Distributor: Criterion Collection (USA)
Release Date: October 11, 2022
Region: Region A
Video: 1080P (MPEG-4, AVC)
Main Audio: 1.0 English Linear PCM Audio (48 kHz, 1152 kbps, 24-bit)
Subtitles: English (SDH)
Bitrate: 35.92 Mbps
Notes: This is the film’s Blu-ray debut.
“A lot of movies are about life, mine are like a slice of cake.” —Alfred Hitchcock
It might seem odd to our readers that this article should open with a quote from Alfred Hitchcock, but it seems to us a pertinent opening for a discussion about Arsenic and Old Lace because the film is something of a rarity in Frank Capra’s filmography. Capra tended to direct films that had quite a lot of social commentary embedded within the material, but this film is purely “a slice of cake.”
“I owe myself a picture like this,” Capra claimed after watching the play on Broadway for a second time. “I’m not going to try to reform anybody. It’ll be a picture without a sermon, and I’m going to have a lot of fun… For a long time now I’ve been preaching one thing or another. Why, I haven’t had a real good time since It Happened One Night.”
Of course, this material was quite a bit different than It Happened One Night, and that film managed to offer glimpses of a suffering lower class. Arsenic and Old Lace is a comedy that involves a pair of kindly old ladies who have the unfortunate habit of killing off lonely old men with their very special 3-poison recipe added to a nice glass of elderberry wine. In fact, the material seems more in line with the kind of gallows humor that Hitchcock enjoyed than the kind of material that Capra was known for creating. It almost makes one wonder what the master of suspense might have done with the same material but getting into this would be an unnecessary digression.
The truth is that this change of pace was a conscious decision on Capra’s part as he was at something of a crossroads. His previous film, Meet John Doe, was a succès d’estime and even became a modest success at the box-office, but Capra’s decision to produce the movie himself placed him in a financial jam. The federal laws at the time required the producers of a film to pay taxes on the film’s income before it ever came in, and this forced them to dissolve their corporation so that they could pay Uncle Sam. In addition to this, Capra was about to begin a stint in the Army.
“I knew I was going into the Army. I had volunteered the year before, and the way things were happening, it was only a matter of time before we were in war — it seemed imminent. And I thought, ‘Well, if I go into the Army, I’d like to have something going for my family while I’m there. Perhaps I can find a picture that I can make fast and get a percentage of the profits. Then that will keep them going, it’ll be something for them. So, I saw ‘Arsenic and Old Lace’ on the stage in New York, fell in love with it, and I said, ‘Here’s the thing I can do fast, quickly, I can do it in one set.’ Then I found out that Warner Brothers had already bought it, but they couldn’t make the film for another three or four years because that’s how long the play would run and they couldn’t make the film out of it until the play stopped running, which might be three years from then, which would spoil my plans. But anyhow I didn’t give up. I said, ‘Could I make that film for you now? … Warner said, ‘But I can’t release it now.’ I said, ‘Well, I know, but you can release it later. I’ll make it now.’ I talked him into it…” —Frank Capra (The Men Who Made the Movies, 2001)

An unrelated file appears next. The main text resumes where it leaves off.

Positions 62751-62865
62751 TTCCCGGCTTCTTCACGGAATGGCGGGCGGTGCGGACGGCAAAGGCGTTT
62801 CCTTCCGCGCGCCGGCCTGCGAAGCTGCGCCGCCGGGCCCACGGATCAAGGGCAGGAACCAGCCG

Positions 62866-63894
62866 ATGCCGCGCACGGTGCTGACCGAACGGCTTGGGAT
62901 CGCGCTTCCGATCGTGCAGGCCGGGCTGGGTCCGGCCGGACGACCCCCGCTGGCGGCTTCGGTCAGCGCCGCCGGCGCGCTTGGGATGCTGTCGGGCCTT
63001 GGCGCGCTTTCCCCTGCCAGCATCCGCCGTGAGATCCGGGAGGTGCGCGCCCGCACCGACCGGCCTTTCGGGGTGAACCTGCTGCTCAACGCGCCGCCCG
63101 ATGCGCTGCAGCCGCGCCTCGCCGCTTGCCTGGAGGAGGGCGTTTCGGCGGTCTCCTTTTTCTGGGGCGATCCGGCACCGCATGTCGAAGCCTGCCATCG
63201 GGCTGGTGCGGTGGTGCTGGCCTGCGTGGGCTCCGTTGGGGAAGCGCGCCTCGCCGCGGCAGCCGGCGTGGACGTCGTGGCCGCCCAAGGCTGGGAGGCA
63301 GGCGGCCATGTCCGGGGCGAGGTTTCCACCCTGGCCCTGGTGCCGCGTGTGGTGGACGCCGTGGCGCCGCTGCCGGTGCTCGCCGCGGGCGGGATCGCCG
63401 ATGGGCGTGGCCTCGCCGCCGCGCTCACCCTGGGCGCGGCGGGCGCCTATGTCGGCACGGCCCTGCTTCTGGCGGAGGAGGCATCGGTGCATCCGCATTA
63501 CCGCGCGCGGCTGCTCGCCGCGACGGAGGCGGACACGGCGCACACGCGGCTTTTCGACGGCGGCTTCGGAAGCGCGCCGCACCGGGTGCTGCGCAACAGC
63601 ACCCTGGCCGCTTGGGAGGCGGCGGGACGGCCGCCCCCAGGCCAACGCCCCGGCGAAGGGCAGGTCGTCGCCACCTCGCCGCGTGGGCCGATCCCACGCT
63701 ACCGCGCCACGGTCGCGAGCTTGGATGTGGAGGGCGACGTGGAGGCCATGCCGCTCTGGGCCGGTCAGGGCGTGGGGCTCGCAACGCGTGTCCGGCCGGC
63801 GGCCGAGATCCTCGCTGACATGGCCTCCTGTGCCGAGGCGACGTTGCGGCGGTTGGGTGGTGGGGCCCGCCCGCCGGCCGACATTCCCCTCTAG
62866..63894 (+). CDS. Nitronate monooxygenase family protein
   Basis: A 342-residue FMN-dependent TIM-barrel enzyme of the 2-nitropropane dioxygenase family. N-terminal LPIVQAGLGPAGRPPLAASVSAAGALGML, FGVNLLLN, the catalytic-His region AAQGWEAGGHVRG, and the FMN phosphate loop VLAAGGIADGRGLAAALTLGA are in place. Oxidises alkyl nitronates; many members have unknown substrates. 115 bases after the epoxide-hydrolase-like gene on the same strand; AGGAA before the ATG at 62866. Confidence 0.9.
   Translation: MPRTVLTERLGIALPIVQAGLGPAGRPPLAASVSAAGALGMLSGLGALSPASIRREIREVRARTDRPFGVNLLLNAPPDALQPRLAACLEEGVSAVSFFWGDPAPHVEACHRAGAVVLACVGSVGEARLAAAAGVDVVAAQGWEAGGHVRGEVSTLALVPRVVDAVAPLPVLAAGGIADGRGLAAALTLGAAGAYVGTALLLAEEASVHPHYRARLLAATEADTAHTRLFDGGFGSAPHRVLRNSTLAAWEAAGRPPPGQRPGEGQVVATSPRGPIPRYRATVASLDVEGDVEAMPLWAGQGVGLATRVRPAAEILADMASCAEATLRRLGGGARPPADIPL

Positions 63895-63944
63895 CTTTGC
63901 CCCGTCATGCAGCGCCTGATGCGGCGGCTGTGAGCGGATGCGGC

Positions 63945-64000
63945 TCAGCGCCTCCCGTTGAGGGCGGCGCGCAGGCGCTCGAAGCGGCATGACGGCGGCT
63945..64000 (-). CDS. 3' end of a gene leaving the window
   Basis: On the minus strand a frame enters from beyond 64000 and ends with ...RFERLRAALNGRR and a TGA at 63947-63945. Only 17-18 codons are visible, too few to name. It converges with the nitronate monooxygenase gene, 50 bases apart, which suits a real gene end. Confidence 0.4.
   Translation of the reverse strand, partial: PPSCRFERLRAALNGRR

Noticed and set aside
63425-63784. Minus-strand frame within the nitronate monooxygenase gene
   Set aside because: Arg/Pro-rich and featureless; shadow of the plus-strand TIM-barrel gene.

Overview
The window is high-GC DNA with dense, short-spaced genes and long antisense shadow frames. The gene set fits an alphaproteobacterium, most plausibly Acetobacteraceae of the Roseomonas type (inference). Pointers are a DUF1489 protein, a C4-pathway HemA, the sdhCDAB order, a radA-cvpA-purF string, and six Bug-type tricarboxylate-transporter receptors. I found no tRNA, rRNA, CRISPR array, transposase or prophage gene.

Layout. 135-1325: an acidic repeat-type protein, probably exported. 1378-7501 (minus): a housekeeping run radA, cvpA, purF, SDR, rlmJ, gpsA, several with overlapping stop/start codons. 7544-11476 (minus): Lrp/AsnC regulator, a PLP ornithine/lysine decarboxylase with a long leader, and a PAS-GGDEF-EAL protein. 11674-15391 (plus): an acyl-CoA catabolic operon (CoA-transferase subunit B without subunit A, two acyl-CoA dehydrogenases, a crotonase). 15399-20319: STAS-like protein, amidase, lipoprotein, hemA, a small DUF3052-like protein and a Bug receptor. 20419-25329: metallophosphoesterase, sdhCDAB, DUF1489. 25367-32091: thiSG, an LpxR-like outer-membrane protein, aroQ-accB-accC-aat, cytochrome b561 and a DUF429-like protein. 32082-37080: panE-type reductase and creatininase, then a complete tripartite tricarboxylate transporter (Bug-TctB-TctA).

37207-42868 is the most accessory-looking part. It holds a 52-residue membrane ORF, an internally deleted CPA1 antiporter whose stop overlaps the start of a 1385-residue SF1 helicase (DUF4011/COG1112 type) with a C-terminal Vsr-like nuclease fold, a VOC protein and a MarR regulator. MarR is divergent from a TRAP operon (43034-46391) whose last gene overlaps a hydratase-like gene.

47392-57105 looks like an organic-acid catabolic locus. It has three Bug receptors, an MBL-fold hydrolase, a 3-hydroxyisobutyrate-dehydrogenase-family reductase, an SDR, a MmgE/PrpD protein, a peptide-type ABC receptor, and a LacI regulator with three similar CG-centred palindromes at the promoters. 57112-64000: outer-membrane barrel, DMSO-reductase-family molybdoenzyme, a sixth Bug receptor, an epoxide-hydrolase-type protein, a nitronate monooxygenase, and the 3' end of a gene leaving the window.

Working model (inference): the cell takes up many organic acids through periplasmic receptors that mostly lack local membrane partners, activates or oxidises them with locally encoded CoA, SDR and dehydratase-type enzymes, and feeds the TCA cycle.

Joseph McBride suggests that Capra’s interest in the property went beyond a genuine affection for the material and the aforementioned need for creating a financial cushion for his family in the wake of his tax issues.
“The play was produced on stage by Howard Lindsay and Russel Grouse, who had rewritten Kesselring’s original version, ‘Bodies in Our Cellar,’ without credit… [Capra] earlier had made an offer to Lindsay and Grouse for their long-running play of Clarence Day’s ‘Life with Father,’ which opened on Broadway in November 1939 and was still playing, with Lindsay in the lead role of the crusty patriarch Father Day. But the playwrights had rejected the offer because Capra demanded script control, a concession they felt they would not have to make if they held out longer (when the play reached the screen in 1947, directed for Warners by Michael Curtiz, it was filmed intact but was disappointingly stodgy and long-winded). Nor was Capra the first choice of Lindsay and Grouse to direct Arsenic: they preferred Rene Glair but went with Capra because he had a more commercial reputation. Capra admitted to Lindsay and Grouse that he took on Arsenic partly as a way of persuading them to let him make Life with Father, but he also needed cash to help pay his taxes on Meet John Doe. Jack Warner agreed to pay him $100,000 in twenty weekly installments, in addition to $25,000 for five weeks of editing and 10 percent of the gross receipts in excess of $1.25 million. The film was budgeted at $1.22 million…